Google Gets First African American Board Member

Google parent company Alphabet takes active strides at diversification.

Google
(Image: TIAA-CREF)

Google parent company Alphabet just announced the addition of their first African American board member—for both Google and Alphabet—economist Roger Ferguson.

This constitutes a major milestone for the Internet giant, as they make active strides to bring more diversity to the technology industry.

According to USA Today, Ferguson will serve on Alphabet’s audit committee. With his appointment, he receives a $1 million equity grant, according to a filing with the Securities and Exchange Commission.

He joins the board as Alphabet under CFO Ruth Porat, bringing greater spending discipline to Alphabet, which is known for its speculative, high reaching projects such as self-driving cars and research into aging.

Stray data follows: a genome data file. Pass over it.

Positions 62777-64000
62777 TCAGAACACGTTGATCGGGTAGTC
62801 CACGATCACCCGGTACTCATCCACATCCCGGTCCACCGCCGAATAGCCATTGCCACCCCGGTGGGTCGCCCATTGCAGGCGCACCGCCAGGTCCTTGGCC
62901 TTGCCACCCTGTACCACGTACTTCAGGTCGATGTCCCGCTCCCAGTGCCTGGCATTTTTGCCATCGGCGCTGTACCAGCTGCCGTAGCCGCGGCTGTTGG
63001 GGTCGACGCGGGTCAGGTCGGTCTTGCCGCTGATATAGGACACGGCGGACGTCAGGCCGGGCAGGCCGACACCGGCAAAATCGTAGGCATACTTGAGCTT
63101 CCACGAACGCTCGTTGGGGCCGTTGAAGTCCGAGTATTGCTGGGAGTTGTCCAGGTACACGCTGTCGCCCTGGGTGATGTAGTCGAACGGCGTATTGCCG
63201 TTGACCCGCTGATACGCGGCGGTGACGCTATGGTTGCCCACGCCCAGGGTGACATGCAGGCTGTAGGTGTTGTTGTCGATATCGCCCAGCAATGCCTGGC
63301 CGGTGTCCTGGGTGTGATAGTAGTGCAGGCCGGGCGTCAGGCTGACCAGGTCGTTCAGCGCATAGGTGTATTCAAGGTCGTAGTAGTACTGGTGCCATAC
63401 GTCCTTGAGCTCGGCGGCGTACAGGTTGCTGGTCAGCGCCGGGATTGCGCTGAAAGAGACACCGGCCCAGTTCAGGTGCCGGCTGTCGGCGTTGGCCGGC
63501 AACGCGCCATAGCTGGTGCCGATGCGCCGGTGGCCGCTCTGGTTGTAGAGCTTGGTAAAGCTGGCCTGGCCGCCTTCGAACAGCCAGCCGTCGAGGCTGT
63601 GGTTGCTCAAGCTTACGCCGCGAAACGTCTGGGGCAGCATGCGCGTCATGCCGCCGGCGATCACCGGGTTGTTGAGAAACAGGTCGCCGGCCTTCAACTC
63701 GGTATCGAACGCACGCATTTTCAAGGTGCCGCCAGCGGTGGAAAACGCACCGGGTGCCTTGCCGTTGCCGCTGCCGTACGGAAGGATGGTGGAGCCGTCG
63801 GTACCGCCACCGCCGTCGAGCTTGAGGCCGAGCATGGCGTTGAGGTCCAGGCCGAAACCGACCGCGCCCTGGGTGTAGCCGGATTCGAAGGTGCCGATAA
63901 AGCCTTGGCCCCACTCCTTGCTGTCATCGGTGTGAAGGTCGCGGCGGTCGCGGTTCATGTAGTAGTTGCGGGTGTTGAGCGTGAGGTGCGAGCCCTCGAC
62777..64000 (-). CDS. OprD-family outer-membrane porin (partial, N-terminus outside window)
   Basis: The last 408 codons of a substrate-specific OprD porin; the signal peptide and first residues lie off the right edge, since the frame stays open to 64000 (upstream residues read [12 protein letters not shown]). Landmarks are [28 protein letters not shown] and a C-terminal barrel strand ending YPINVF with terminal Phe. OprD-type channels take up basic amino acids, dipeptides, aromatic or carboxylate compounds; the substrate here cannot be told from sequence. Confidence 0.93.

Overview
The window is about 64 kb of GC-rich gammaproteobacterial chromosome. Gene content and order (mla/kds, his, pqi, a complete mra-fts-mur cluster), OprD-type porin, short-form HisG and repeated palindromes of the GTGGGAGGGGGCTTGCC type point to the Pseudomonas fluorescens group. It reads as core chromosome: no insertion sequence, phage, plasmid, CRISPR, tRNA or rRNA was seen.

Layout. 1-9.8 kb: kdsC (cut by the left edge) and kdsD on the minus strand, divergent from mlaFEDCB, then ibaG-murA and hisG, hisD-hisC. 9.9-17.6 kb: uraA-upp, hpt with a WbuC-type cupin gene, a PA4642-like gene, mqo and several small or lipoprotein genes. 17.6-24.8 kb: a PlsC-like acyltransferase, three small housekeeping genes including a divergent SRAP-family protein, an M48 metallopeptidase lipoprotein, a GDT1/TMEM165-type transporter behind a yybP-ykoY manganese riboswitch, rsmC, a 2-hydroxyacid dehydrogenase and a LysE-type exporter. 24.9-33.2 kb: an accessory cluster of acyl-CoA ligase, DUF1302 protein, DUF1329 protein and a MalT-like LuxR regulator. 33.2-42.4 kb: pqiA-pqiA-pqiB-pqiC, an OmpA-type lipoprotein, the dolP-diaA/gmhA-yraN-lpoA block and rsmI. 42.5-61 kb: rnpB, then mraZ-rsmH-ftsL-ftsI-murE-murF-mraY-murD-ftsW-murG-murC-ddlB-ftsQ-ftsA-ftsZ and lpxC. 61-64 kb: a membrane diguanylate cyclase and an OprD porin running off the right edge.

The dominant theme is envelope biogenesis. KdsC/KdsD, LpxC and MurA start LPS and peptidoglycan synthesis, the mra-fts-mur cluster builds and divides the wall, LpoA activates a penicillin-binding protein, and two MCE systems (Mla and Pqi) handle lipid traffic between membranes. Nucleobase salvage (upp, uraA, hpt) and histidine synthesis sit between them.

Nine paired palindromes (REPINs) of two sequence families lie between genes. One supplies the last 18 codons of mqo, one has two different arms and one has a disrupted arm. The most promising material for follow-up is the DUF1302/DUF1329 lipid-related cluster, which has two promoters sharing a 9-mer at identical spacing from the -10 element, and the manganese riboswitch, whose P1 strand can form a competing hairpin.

Ferguson’s career has been steadily progressive, having begun as an attorney with Davis Polk & Wardwell, LLP before becoming associate and partner at McKinsey & Company, where he remained for 13 years.

In 1999, Ferguson represented the Federal Reserve on several international policy groups as Vice Chairman of the Board of Governors. He then went on to become Chairman of Swiss Re America Holding Corporation and eventually was appointed to Head of Financial Services as a member of Swiss Re’s executive committee.

By 2008, Ferguson became the president and CEO of TIAA, the leading provider of retirement services in the academic, research, medical, and cultural fields. He currently remains the company’s president and CEO.

Alphabet adds on to a long list of boards Ferguson is a currently a member of, including the Committee for Economic Development, the American Council of Life Insurers, the Institute for Advanced Study, Memorial Sloan Kettering Cancer Center, International Flavors and Fragrances, as well as the advisory board of Brevan Howard Asset Management LLP.

He is a graduate of Harvard University, where he received a B.A. in economics, a Doctor of Law degree (J.D.), and a Doctor of Philosophy (Ph.D.) in economics.